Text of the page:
LEXINGTON, Ky. (Oct. 29, 2012) — Health care ranks high among the concerns of Kentucky voters, according to the latest Kentucky Health Issues Poll taken for the Foundation for a Healthy Kentucky.
The poll, taken Sept. 20 through Oct. 14, asked registered voters to name the two most important issues in the Nov. 6 presidential election. The economy was mentioned by 65 percent; health care was second, with 42 percent. Foreign policy was a distant third, at 21 percent. The error margin on the sample of 1,160 voters is plus or minus 2.88 percentage points.
The poll did not ask voters whom they favored for president, but did ask which candidate they trusted to do a better job on certain issues. Romney, who is considered certain to win Kentucky, had a clear advantage on two issue areas, listed first:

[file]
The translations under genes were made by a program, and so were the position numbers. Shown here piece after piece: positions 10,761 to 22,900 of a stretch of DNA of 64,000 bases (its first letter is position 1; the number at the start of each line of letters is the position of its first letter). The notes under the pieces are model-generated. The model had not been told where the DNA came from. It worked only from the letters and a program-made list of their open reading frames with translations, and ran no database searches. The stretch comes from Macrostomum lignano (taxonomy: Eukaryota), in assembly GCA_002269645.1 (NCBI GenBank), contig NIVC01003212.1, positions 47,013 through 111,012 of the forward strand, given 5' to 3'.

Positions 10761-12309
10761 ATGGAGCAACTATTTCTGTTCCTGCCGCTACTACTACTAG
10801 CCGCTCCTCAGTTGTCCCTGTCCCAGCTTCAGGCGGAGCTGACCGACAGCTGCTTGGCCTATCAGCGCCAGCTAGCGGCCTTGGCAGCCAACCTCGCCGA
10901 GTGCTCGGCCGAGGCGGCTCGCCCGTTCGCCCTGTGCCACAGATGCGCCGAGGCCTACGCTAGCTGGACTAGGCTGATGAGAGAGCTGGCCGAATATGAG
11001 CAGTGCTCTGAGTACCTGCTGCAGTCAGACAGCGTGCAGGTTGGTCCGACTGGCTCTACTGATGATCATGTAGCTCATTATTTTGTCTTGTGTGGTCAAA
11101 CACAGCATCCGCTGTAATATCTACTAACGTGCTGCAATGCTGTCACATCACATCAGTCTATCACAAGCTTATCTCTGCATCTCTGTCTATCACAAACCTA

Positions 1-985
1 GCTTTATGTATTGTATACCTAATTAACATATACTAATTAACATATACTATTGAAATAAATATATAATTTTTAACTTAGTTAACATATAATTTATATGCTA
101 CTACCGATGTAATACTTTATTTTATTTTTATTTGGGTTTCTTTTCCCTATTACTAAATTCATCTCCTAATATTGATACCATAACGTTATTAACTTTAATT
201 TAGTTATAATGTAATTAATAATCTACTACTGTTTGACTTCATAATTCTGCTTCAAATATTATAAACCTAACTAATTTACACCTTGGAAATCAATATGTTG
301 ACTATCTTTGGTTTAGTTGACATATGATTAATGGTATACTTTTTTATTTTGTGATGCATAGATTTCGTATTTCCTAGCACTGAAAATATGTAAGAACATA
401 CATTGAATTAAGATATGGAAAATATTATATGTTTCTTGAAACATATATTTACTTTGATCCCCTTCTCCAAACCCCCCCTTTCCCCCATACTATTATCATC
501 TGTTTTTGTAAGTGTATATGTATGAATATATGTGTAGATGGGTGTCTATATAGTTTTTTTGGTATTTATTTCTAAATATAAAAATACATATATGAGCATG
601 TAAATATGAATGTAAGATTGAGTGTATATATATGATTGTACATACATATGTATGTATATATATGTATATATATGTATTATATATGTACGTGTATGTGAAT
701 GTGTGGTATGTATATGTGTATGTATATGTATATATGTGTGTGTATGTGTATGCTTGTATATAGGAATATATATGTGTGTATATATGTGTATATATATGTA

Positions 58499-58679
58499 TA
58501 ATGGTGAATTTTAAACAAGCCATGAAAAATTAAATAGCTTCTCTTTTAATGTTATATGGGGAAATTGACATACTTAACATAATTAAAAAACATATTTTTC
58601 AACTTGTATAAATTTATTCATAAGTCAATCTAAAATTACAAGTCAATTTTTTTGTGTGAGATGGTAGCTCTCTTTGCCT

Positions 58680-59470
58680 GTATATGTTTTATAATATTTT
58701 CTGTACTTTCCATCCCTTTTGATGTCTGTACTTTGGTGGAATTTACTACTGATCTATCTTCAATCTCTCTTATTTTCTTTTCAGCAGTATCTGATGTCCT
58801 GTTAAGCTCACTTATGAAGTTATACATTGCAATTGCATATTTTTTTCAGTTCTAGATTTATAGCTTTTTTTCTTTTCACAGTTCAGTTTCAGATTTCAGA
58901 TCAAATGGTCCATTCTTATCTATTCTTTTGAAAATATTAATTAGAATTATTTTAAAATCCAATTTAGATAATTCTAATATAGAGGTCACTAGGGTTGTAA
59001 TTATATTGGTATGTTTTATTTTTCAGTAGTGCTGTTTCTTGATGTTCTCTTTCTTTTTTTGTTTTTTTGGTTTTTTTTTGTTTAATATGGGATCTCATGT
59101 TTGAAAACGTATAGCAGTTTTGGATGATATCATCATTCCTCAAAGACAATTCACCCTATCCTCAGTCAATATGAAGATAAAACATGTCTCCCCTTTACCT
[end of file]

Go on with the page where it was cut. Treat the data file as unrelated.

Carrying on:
• Dealing with the federal budget deficit: Romney 49 percent; Obama 36 percent
• Dealing with the economy and jobs: Romney 48 percent; Obama 36 percent
• Dealing with the future of the health reform law: Romney 45 percent; Obama 40 percent
• Addressing terrorism: Romney 43 percent; Obama 42 percent
• Dealing with the situation in Afghanistan: Romney 42 percent; Obama 40 percent
• Improving education: Obama 45 percent; Romney 40 percent
• Looking out for the best interests of women: Obama 42 percent; Romney 40 percent
• Making decisions about women’s reproductive health choices and services: Obama 41 percent; Romney 38 percent
“This poll gives us a reliable snapshot of the issues most important to Kentucky voters as they decide who they will vote for on Nov. 6,” said Dr. Susan Zepeda, president/CEO of the foundation. “Regardless of the outcomes of the election, our foundation believes it is essential for our elected officials to know what Kentuckians think about these issues.” To download the full report by the Institute for Policy Research at the University of Cincinnati, click here.
Kentucky Health News is a service of the Institute for Rural Journalism and Community Issues, based in the School of Journalism and Telecommunications at the University of Kentucky, with support from the Foundation for a Healthy Kentucky.